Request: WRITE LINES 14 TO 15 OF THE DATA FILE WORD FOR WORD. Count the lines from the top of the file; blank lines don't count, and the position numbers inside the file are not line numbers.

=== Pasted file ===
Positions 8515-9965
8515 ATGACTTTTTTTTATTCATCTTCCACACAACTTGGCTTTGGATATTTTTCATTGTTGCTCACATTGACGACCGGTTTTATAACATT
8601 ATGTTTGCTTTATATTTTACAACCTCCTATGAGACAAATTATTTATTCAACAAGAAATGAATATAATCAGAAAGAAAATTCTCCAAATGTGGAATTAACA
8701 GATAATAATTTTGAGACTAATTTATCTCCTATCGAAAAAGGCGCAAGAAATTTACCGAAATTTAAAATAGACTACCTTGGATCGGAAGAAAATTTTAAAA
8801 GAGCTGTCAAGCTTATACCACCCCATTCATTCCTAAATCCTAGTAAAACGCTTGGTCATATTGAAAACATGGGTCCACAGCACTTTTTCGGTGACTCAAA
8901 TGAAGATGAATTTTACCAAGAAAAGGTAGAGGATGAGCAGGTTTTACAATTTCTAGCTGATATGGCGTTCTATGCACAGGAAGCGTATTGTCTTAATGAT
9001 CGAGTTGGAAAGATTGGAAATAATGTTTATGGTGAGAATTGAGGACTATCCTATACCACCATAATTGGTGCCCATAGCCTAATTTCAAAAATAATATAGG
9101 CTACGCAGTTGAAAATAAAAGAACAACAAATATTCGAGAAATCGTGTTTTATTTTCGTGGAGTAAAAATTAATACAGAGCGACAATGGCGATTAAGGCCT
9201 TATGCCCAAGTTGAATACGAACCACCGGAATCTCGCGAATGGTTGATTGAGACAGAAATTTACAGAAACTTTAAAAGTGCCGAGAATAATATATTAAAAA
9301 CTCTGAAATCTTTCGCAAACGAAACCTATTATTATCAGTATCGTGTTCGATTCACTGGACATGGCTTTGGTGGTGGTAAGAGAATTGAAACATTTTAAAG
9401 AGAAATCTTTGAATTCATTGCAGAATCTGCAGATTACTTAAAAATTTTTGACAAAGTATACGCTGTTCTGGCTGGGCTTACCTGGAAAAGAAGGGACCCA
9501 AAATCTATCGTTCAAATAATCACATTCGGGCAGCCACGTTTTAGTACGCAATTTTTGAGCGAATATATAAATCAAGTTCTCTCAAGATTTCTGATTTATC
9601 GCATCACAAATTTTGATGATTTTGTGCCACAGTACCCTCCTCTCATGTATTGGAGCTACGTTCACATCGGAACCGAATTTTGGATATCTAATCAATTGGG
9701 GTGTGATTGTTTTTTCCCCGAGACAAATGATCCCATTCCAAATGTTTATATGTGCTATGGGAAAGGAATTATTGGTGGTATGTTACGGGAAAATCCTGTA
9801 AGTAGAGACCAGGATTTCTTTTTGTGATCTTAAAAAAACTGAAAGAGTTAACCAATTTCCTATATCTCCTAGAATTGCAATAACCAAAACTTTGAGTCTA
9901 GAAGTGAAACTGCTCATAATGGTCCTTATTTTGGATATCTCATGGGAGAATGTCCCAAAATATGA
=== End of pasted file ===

9701 GTGTGATTGTTTTTTCCCCGAGACAAATGATCCCATTCCAAATGTTTATATGTGCTATGGGAAAGGAATTATTGGTGGTATGTTACGGGAAAATCCTGTA
9801 AGTAGAGACCAGGATTTCTTTTTGTGATCTTAAAAAAACTGAAAGAGTTAACCAATTTCCTATATCTCCTAGAATTGCAATAACCAAAACTTTGAGTCTA